Team-building organization brings drums to campus


More than 200 students drummed in unison to celebrate the final meeting of Connections, a bonding program for first-year students, and formal beginning of the Community Renewal program at TCU Thursday evening.

An interactive team-building group, Drum Cafe, performed traditional African dances and percussion routines, while incorporating students and faculty who filled the western portion of the Campus Commons. Daniel Terry, assistant director leadership & Community Renewal in Student Development Services, said the event was meant to give students a sense of unity, one of the major components of Community Renewal at the university.

Community Renewal International began as a foundation that’s mission was to rebuild disintegrating communities, plagued by criminal activity, domestic violence and other social breakdowns. Alumnus Mack McCarter started the project in neighborhoods near the Shreveport-Bossier City area in Louisiana to fight what he called the world’s second biggest problem.

“What we wanted to do is undertake the second greatest challenge that’s facing humankind,” McCarter said. “The first is that we’ve got to have a healthy planet, but the second is that we’ve never grown a society that’s gotten better and better, every society has grown and collapsed.”

Now McCarter’s model for social change is being implemented into university settings, starting with TCU, Terry said.

Terry said that several years ago, Student Affairs staff members began to take notice of McCarter’s work in Louisiana. They were impressed with his organization’s ability to unite a community through simple bonding initiatives.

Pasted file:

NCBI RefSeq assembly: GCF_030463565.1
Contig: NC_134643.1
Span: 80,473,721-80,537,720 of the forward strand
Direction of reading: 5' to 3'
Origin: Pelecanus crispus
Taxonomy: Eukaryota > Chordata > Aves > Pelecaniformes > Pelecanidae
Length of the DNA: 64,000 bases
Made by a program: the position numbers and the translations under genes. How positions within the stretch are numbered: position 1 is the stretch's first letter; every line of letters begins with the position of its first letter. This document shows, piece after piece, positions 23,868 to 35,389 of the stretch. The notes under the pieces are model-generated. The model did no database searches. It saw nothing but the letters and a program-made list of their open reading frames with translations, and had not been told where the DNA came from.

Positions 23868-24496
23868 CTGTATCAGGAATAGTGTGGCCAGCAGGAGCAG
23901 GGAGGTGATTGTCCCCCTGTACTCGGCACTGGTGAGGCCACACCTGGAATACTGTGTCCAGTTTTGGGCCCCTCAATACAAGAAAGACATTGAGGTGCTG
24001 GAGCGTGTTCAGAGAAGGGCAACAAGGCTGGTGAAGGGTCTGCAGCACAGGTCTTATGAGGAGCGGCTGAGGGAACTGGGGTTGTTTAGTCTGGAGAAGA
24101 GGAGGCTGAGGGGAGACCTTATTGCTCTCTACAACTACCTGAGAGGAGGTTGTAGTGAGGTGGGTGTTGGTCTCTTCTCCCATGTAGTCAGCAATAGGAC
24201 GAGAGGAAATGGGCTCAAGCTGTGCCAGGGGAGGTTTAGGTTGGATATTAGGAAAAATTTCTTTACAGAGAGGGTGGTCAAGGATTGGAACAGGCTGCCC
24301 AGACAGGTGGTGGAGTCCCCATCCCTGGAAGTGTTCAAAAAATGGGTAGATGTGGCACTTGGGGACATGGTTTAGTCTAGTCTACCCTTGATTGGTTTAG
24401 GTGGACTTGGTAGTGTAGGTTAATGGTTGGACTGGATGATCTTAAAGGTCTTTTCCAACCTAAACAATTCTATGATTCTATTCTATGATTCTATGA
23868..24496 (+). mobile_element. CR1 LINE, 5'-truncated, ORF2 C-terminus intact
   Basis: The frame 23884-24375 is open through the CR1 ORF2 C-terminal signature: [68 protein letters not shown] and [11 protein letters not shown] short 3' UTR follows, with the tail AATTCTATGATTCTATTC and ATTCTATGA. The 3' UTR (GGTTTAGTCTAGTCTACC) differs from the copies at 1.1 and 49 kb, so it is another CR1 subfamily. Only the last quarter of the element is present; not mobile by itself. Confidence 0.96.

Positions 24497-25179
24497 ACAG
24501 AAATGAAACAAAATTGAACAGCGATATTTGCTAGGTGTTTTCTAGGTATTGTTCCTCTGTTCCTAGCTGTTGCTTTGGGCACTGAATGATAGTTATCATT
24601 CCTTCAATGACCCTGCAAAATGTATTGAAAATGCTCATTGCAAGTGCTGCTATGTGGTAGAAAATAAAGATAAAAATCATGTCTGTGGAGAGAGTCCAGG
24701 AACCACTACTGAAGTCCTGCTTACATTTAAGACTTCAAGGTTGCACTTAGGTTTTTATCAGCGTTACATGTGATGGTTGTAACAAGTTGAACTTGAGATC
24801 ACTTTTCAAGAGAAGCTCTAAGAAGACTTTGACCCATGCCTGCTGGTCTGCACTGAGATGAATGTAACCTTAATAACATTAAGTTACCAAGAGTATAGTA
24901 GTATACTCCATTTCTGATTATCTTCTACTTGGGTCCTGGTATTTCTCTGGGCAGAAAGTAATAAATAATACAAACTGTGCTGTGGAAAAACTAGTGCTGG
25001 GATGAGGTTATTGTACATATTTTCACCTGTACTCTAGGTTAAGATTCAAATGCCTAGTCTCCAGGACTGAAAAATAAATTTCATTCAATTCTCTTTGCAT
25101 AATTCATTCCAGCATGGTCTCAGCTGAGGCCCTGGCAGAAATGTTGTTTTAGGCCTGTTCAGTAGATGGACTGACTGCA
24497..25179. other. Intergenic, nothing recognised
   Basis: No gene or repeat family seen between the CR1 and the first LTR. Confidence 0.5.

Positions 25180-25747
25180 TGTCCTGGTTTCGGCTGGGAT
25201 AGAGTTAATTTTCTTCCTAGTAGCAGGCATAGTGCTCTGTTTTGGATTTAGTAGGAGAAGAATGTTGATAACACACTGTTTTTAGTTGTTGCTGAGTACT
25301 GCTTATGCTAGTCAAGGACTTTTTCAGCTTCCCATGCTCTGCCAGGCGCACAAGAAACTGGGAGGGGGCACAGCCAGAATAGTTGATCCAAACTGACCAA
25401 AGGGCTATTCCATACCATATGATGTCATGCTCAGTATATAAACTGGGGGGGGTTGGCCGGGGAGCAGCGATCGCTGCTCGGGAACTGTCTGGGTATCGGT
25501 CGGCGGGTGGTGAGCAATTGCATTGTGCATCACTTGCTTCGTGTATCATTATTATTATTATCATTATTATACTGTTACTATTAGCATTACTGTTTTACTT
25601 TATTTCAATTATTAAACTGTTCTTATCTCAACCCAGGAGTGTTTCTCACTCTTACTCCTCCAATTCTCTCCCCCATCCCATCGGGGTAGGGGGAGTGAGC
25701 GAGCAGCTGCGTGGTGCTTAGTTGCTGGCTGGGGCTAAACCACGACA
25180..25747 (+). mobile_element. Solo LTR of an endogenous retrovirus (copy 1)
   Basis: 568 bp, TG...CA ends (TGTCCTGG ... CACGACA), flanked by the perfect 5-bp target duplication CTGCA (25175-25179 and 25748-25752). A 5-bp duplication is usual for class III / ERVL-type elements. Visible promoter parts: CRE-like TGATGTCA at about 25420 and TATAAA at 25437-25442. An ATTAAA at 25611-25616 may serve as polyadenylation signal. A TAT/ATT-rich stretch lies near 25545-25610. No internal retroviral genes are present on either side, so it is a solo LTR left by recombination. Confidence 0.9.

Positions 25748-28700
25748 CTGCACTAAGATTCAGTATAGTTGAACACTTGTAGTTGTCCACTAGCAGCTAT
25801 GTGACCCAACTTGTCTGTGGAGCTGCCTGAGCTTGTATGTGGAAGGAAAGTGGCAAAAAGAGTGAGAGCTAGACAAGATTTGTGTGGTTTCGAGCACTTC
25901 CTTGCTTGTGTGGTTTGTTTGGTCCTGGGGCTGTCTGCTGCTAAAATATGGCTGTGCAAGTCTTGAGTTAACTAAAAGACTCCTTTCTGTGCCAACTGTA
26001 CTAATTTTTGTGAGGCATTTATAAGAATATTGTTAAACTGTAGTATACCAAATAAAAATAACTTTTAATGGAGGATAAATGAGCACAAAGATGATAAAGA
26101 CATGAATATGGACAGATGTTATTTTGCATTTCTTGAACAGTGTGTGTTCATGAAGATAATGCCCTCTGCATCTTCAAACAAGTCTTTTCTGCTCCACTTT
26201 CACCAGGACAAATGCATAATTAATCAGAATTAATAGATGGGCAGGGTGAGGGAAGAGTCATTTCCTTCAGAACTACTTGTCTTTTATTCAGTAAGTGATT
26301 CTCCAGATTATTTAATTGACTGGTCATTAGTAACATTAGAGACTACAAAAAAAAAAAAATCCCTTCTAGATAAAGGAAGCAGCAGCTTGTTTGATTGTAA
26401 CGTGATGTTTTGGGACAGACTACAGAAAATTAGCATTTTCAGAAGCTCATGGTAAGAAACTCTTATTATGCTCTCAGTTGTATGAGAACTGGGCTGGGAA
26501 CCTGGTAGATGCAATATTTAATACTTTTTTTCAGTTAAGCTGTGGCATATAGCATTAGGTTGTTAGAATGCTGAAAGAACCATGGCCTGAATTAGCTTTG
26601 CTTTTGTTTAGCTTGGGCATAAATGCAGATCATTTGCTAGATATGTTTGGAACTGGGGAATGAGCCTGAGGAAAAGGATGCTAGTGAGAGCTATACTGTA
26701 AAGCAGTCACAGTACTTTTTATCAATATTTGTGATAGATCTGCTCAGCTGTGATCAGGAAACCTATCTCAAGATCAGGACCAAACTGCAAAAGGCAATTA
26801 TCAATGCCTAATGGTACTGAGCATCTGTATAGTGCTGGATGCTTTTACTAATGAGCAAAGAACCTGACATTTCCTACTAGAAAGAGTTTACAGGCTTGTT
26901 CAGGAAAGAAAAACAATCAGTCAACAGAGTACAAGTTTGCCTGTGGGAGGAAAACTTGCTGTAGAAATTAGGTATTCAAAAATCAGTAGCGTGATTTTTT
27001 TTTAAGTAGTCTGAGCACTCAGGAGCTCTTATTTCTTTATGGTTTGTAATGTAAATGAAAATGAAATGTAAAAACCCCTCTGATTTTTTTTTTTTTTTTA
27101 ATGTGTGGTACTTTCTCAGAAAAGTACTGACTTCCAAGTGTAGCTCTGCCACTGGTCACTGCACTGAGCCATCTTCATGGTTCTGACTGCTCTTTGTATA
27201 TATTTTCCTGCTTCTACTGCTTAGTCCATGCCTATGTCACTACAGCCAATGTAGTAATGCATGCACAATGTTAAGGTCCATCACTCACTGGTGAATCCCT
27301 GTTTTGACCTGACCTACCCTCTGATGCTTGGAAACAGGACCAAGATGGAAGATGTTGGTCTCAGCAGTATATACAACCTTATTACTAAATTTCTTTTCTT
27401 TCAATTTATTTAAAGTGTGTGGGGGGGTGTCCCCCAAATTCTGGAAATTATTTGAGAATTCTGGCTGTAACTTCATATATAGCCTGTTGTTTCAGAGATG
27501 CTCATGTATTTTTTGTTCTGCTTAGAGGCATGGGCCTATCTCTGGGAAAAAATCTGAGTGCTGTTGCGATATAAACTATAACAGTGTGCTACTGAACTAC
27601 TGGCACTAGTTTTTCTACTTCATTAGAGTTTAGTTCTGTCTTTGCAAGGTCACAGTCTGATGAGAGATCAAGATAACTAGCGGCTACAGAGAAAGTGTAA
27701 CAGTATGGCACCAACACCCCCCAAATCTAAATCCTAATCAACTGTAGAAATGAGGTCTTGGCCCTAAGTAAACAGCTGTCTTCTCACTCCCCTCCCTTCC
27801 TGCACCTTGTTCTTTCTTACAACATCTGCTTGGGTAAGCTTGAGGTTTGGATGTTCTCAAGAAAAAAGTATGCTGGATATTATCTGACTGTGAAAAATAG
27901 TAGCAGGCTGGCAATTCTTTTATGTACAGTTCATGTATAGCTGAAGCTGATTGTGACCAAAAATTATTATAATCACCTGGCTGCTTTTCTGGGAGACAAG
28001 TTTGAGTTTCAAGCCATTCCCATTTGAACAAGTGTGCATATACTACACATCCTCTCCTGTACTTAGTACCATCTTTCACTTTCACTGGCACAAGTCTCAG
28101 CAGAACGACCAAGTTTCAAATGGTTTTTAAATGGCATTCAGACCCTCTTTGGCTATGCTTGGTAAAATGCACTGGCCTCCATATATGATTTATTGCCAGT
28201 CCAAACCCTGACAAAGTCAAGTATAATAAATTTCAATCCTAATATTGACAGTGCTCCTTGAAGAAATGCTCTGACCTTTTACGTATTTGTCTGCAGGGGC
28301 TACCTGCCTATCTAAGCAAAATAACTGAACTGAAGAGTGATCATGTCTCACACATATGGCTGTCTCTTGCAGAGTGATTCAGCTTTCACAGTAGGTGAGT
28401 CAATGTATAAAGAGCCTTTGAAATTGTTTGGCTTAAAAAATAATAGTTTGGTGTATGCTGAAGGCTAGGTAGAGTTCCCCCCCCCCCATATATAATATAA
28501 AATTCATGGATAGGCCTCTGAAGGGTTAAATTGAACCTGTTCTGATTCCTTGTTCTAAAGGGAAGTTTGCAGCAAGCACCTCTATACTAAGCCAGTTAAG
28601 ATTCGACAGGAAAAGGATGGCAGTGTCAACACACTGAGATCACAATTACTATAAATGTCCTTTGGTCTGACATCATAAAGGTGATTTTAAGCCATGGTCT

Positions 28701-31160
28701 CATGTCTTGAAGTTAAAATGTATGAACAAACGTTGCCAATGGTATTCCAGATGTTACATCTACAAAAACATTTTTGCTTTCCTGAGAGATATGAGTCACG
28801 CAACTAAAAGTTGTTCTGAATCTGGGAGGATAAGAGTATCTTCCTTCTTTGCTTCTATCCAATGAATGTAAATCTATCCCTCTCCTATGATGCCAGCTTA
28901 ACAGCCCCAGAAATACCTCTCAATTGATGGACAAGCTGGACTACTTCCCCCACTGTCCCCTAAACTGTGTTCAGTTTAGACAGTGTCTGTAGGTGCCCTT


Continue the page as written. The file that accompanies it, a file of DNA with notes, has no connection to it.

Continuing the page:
“Obviously TCU doesn’t have much in common with a disintegrating neighborhood,” Terry said. “But we thought there may be things in his model of community transformation that could be applied to the campus community to get people more connected to each other.”

Terry said that the appearance by Drum Cafe was the formal launch of this program on campus.

Drumming was an ancient bonding method that allowed people to feel like a part of something larger than one’s self, precisely the mission Community Renewal strived for.

While the Community Renewal program was not designed to combat any certain problem on campus, Terry said every community has something to gain from a program like this.

“[In] every community or group of people, in order for it to continue to survive, you have to be intentional about relationships and getting people to buy into that community,” Terry said.

McCarter said representatives from four other universities were in the audience at Drum Cafe, observing the ways Community Renewal could be adopted on a college campus. TCU is the first university in the nation to use Community Renewal, but McCarter said the concept would carry over to any kind of community.

McCarter said seeing the program at work at his alma mater was a proud moment.